Mia Wasikowska in the 2011 film adaptation of Charlotte Brontë's Jane Eyre.
Not sick or ‘crazy’, but enraged… Mia Wasikowska in the 2011 film adaptation of Charlotte Brontë’s Jane Eyre. Photograph: Laurie Sparham / BBC Films / Allstar

The irate “hysterical” in the literary canon has also been conjured up by female novelists and cleverly subverted for their own purposes. Charlotte Perkins Gilman (“The Yellow Wallpaper”) and Charlotte Brontë (Jane eyre) suggest that this type of woman is not sick or “crazy” but simply enraged by a world that has her in chains. Your characters may appear deranged, scratching at wallpaper, raving in their attics, but they could also be protesting patriarchal tyranny in the only way they can: yelling, behaving disruptively, and overtly unladylike. Michel Faber does something similar for modern audiences in his book The crimson petal and the white. The 2002 novel is set in Victorian England and features the prostitute, Sugar, whose skin is oozing with eczema rashes, and the upper-class anorexic, Agnes Rackham, who appears to be hysterical, but slowly she reveals herself as an abused woman who lives in fear of “asylum”. These two central characters play on the 19th century archetypes of the sick prostitute and the upper-class idle housewife, though they run the risk of confirming the stereotypes they seek to subvert.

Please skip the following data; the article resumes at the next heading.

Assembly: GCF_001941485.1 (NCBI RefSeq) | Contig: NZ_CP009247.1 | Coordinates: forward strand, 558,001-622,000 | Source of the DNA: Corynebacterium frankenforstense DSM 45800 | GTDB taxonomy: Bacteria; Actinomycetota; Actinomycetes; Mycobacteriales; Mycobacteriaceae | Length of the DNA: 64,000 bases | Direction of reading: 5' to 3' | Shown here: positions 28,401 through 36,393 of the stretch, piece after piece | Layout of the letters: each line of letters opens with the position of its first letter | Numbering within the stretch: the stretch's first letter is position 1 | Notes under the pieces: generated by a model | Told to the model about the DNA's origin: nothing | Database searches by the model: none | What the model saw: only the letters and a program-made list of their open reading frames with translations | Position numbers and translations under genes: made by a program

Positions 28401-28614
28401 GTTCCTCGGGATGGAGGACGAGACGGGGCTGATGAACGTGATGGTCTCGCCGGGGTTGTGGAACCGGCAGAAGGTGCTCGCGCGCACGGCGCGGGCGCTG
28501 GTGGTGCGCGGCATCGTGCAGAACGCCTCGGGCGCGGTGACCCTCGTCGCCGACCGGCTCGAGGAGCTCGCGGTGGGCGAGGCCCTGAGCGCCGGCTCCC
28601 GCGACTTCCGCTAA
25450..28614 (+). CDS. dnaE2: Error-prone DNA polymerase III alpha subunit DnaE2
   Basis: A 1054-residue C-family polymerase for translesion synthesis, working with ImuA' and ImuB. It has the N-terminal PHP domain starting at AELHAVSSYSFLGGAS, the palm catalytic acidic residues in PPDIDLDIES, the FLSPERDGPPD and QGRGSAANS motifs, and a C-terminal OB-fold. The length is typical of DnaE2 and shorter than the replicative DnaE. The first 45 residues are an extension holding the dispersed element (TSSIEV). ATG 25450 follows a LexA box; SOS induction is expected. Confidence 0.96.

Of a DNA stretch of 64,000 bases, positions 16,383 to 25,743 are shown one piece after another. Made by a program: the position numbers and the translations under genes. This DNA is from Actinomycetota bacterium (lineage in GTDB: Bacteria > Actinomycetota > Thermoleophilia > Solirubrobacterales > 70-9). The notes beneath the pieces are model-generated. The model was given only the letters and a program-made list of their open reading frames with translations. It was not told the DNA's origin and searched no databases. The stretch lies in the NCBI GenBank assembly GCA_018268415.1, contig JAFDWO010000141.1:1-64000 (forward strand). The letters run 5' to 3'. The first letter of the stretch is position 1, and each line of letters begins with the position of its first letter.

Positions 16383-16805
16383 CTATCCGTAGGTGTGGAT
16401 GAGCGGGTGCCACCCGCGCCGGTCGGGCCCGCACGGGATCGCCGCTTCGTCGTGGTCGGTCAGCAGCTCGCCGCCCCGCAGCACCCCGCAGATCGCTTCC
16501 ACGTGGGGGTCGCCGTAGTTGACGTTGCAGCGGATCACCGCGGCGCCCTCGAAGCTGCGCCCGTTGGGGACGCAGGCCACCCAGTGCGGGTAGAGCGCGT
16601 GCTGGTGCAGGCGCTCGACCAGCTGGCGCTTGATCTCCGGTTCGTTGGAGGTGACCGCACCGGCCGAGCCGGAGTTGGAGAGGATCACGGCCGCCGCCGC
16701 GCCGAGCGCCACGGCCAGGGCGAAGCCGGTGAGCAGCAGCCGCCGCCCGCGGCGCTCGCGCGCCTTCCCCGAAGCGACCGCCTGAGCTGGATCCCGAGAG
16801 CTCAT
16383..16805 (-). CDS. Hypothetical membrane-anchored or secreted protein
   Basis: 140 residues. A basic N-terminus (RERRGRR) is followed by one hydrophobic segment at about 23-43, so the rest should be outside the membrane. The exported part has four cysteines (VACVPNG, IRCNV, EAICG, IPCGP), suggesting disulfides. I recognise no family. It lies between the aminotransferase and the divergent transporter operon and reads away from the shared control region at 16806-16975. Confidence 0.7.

While Faber is adept at creating compelling female characters in fiction, some women find it more difficult to write about personal pain when compared to a legacy in which the female incarnation itself is viewed as a disease. Leslie Jamison, in her 2014 essay, “Great Unified Theory of Female Pain,” describes the “double-edged shame and outrage in talking about my bodily illnesses and ailments.” He worries that a woman who talks about her wounds could end up consolidating the toxic tropes of damaged and diseased femininity, even in an attempt to dismantle them.